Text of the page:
Another day, another depressing news article. Today, it’s Encana cutting another 20 per cent of their work force. Yesterday it was another friend with severely cut hours. The day before that it was an acquaintance who had been laid off. Throw in some other stories about stuck real estate, a poor exchange rate and the fact that even restaurants are being forced to cut hours because they’re so quiet, and that feeling of unsureness sets in.
In this uncertain economic climate, we are very grateful for what we have. A job that pays the bills, the skills and education to earn a side income, an affordable home, money in the bank account to pay for things like food and heat. While at one time it was easy to take these things for granted, each day seems to bring a heightened sense of gratefulness.
It’s hard to watch families that our children have grown up with suddenly having to say no to anything more than a walk in the forest or selling off their possessions for a little extra cash in the budget that month.
What I find harder, though, is watching the way that people just shrug their struggles off as if it’s not worth recognizing because they had some good years leading up to it.
Comments like “should have been saving their money better”, “should have gone to college”, “guess they’ll have to see what it’s like to work for minimum wage now”, and “bet that jacked up truck with a crazy payment isn’t looking so great now” aren’t okay.
They’re not kind. They’re not helpful. And most of all, they’re very wrong.
While the wages may seem high to the naked eye, I think it’s a bit of a misnomer that the people working in this field are overpaid. Really, if you look at the wages of other skilled professions — and make no mistake, the oilfield workers making the best wages are skilled workers — the hourly wage is fair. But the difference between oilfield work and office work? Work in the field doesn’t stop at 5 p.m.
Most of the families I know with something to show from their time working in the oil and gas industry (like a big house or a new vehicle or some toys like ATVs) have made great sacrifices to get there. Their husbands spend months away at a time in camp or are out the door at 4 a.m. not to return until 10 or 11, where they kick of their boots and pass out from exhaustion. Their large paycheque isn’t coming from an unreasonably high hourly wage; it’s coming from hours and hours of overtime that is time spent away from their lives at home. Spent away from children who are growing up too fast, wives who are missing their best friend and a to-do list that sits untouched.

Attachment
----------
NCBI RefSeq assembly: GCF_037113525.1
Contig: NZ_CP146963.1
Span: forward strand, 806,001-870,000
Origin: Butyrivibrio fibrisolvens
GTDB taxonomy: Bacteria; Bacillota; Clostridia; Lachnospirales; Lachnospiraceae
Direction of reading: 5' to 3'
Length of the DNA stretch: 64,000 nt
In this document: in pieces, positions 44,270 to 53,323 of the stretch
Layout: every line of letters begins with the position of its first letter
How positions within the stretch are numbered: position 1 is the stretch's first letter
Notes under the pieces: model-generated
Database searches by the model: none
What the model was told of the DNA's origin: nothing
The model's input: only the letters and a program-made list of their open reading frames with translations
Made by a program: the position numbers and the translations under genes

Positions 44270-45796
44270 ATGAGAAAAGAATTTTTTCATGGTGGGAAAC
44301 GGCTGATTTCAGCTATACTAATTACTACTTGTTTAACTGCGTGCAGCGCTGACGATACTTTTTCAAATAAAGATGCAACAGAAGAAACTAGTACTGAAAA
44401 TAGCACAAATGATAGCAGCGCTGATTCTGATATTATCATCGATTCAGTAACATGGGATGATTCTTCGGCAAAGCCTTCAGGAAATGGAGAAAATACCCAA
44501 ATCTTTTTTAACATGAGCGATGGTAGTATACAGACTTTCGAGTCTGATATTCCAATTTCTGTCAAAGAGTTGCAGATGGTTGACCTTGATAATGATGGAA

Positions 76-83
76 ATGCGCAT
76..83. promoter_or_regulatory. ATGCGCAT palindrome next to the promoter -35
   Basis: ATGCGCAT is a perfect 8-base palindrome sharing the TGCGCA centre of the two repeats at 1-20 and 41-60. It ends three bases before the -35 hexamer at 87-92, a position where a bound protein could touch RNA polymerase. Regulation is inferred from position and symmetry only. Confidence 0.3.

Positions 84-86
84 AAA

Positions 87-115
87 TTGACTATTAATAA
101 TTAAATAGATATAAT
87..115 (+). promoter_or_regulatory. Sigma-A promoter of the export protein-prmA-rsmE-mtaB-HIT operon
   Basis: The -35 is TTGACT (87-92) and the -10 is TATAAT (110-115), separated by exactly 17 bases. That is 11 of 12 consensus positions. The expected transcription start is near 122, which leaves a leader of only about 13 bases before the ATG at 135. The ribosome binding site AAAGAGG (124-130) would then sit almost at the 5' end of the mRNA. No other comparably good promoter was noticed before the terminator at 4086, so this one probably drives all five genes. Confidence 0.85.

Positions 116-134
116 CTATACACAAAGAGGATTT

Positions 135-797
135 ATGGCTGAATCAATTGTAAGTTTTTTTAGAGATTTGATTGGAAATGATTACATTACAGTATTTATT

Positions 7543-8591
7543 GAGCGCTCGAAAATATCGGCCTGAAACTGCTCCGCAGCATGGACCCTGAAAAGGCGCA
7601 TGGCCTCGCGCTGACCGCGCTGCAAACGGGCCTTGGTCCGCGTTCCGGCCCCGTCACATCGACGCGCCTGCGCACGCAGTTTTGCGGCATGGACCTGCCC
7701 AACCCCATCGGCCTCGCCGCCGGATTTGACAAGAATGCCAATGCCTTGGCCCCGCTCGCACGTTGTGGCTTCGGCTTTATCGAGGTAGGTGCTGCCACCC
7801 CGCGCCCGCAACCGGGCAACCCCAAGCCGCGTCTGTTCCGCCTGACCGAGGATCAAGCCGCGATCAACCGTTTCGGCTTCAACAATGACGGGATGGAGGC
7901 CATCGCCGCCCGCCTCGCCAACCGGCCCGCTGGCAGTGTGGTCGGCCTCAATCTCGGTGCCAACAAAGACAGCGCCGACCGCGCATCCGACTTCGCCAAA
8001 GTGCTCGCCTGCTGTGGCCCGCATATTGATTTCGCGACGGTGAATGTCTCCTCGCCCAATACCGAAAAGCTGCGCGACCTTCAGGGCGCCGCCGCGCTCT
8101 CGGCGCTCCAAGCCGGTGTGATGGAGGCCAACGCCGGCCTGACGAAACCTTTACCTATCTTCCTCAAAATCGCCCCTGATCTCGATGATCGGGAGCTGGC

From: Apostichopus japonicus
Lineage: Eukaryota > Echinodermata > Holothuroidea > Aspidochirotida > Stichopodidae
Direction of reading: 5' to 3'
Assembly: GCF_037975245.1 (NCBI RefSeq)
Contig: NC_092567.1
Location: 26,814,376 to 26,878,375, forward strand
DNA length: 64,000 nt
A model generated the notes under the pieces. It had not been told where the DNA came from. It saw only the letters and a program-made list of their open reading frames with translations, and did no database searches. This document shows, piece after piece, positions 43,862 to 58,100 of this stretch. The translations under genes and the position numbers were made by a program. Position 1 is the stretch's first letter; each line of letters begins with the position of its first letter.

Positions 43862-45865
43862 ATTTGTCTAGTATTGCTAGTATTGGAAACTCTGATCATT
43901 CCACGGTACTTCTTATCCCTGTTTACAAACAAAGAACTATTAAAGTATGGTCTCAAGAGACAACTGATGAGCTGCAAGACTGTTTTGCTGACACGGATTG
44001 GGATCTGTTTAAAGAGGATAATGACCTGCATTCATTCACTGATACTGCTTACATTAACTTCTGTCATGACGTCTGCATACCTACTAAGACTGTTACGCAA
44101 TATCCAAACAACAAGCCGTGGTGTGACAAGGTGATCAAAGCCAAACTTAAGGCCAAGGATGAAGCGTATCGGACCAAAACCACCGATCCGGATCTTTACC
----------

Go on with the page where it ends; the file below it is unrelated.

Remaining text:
These families are just as subject to life as the rest of us. They have to make mortgage payments on a house they must buy in an expensive real estate market. They have to feed a family, even when cauliflower is $7 a head. They have preschool fees and sports registration costs and gas bills and children whose pants are getting too short. Life is expensive, even when you have a decent income to pull from. And rainy day funds are great when it’s just a rainy day. But six months without work? A year without work? That’s a bloody monsoon.
These workers are also not uneducated. So, please stop assuming they are. My dad was an oilfield worker. He had a university degree and years of trades training. The oil and gas workers I know? They have engineering degrees. Business degrees. Completed apprenticeships and additional tickets that are neither cheap or easy to obtain. There are some jobs that require nothing more than a warm body in the patch, but the majority of patch work requires people with specialized skills.
While we’re on it, let’s talk about that jacked up truck that you’re not using as a reason to say these people got a taste of their own medicine. Well, that truck? It’s also their office. It’s not something they have because they think it’s cool or because they’re trying to show off (well, for most of them anyways). It’s something they have to be able to access work sites that are so far off the grid there isn’t even a proper road to get to them. It gets them in and out of camp whether there’s four feet of snow or knee deep potholes of mud. They’re a tool, not an “I told you so”.
Times are tough, and the future is uncertain at the moment. But, this wasn’t deserved. Not by anyone. We need to stop acting like people who have made their livelihood in the oil and gas field had this coming or should have/could have better prepared for something this grand in scale.
Right now, these families deserve our compassion as much as we’d give it to someone else who lost their job and was struggling to support their family.
Maybe if we start supporting our own, the leaders and policy makers of our country could find more reason to follow suit.
Brianne Zwambag is a full-time boo-boo healer, snack artist, janitor, referee, master storyteller and child stylist in Fort St. John, B.C. who sometimes gets a chance to sit down and write about life, mommyhood and the issues that surround it.